Getting to Know the tvOS Focus Engine

Denisse Gutierrez | November 13, 2018

As iOS developers, we usually feel pretty comfortable with the fact that we can count on the infinite possibilities that UIKit and the multi touch input capabilities offer for the iPhone and iPad hardware.

If you haven’t tinkered with it just yet, be aware that tvOS limits these capabilities, since there is no touchable screen for the TV form factor. However, as usual, Apple offers a clever solution so that users can interact with apps easily and naturally.

As previously stated, iOS offers a wide range of view controllers, controls, and other components that are useful for building user interfaces with UIKit, which you can of course use in tvOS, though not necessarily in the same way. Even though porting apps from iOS to tvOS is somewhat simple with UIKit, the paradigm for the TV is way different. Introduce tvOS Focus Engine.

How Does the Focus Engine Work?

Users navigate on the screen by moving the focus from item to item, using the stylish Siri Remote. During this interaction, the item that is in focus stands out on the screen to provide more meaning and sense of motion.


Apple TV's Siri Remote. Source: Apple.

tvOS’s Focus Engine is quite impressive. You can use it to navigate TabBars, Table View, Collections Views, among others. Take the below example of the Text Field’s Keyboard:

Screen Shot 2018-11-13 at 9.07.12 AM


To give you a hint, the UIKit classes that can be focusable are narrowed to just a few:

  • UIButton
  • UIControl
  • UISegmentedControl
  • UITabBar
  • UITextField
  • UISearchBar (although UISearchBar itself isn’t focusable, its internal text field is).

The offering above is quite limited, but meaningful and useful for the TV, without a doubt.

In order to determine whether a view or button or any other component is in focus, it’s as simple as:

Screen Shot 2018-11-13 at 9.16.42 AM

Supporting Focus

tvOS provides the useful UIFocusEnvironment Protocol, which is in charge of communication between the focus engine and the application in the view hierarchy. The UIKit classes that conform to this protocol are UIView, UIViewController, UIWindow, and UIPresentationController. These are the classes that control the views on the screen.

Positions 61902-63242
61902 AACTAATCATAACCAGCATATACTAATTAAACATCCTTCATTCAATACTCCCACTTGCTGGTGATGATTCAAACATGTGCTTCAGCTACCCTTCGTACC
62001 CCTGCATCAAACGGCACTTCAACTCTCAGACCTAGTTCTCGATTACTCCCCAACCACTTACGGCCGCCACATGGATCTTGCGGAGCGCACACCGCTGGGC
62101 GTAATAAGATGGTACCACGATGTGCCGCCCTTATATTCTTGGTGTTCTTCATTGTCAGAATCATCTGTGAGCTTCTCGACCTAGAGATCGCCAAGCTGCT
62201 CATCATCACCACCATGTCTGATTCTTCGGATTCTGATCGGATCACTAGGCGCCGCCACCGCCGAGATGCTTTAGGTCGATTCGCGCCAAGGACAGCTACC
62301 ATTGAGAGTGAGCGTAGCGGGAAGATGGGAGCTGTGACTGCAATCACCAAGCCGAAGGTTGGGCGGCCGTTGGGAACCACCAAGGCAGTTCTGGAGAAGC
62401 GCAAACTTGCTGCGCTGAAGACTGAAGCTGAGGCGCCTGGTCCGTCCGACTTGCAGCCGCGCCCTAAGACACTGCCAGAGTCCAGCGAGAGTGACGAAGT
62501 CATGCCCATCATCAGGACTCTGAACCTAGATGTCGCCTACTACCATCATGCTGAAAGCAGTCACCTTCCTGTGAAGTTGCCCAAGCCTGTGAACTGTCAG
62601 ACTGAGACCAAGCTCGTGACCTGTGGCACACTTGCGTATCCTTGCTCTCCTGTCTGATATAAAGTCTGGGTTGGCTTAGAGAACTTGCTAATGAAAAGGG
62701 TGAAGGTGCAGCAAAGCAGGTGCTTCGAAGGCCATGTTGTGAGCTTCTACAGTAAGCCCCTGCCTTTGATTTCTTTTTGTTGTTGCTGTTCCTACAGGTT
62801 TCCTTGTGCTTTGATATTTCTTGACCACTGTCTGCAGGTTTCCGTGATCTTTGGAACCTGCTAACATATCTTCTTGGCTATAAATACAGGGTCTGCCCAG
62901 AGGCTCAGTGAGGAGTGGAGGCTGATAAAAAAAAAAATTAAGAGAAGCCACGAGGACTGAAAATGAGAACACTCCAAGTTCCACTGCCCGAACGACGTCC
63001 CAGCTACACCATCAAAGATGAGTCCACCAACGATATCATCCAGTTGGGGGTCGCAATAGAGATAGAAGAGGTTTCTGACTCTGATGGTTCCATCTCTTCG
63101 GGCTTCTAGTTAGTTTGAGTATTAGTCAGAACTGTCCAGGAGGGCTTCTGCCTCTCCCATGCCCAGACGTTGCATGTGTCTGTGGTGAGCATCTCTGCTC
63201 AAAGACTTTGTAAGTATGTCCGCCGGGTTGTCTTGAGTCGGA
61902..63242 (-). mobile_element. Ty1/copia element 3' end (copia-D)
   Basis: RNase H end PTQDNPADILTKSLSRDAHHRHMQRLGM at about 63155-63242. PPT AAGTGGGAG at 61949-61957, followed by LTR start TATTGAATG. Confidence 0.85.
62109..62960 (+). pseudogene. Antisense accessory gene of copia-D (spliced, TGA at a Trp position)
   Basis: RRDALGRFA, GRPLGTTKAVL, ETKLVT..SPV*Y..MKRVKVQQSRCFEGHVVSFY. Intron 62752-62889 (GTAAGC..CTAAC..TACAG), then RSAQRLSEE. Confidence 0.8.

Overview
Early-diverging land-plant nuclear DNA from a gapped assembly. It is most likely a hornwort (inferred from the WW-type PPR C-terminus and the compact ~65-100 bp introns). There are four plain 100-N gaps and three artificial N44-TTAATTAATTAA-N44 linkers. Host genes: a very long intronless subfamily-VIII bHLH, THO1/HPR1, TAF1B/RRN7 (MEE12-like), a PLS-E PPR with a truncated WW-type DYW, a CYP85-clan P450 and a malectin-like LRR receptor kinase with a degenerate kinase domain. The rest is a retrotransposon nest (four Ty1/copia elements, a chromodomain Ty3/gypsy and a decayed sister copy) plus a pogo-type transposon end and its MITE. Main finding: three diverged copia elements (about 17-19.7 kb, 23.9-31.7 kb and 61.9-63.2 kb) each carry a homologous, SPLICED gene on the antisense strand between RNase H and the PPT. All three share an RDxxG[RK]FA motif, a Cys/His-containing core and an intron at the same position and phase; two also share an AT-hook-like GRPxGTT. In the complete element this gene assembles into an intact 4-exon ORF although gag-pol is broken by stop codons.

For example, you can support Focus in View Controllers by overriding the above-mentioned UIFocusEnvironment to delegate methods to customize it by:

  • Override the preferredFocusedView: to specify where focus should start by default.
  • Override shouldUpdateFocusInContext: to define where focus is allowed to move.
  • Override didUpdateFocusInContext:withAnimationCoordinator: to respond to focus updates when they occur and update your app’s internal state.

Requesting Focus

Developers can request focus to update the UI if needed, but it must be managed through the Focus Engine. UIFocusEnvironment’s setNeedsFocusUpdate() and updateFocusIfNeeded() are the delegated methods used to interact with the screen.

To provide an example of this, take Vevo’s tvOS app as a reference. When the app launches, it forces focus on the first item of the collection view at the top, as highlighted below:


Screen Shot 2018-11-13 at 9.09.19 AM

Focus Engine Principles

Designing for the Apple TV requires a different approach when it comes to navigation and user interaction. Keep in mind the following principles when you have to decide what components to use and how to organize the layout:

  • Only a single item can have focus at any given time.
  • Users change focus by selecting a direction on the remote.
  • Only the user can directionally change focus.
  • Focus is managed by the focus environment.

The Focus Engine is a powerful tool you can leverage on your tvOS apps and will certainly become more familiar after working with this platform for some time. Taking advantage of good practices and the Human Interface Guidelines provided by Apple will lead you to a successful product launch by taking advantage of the stunning and well-engineered frameworks it provides.

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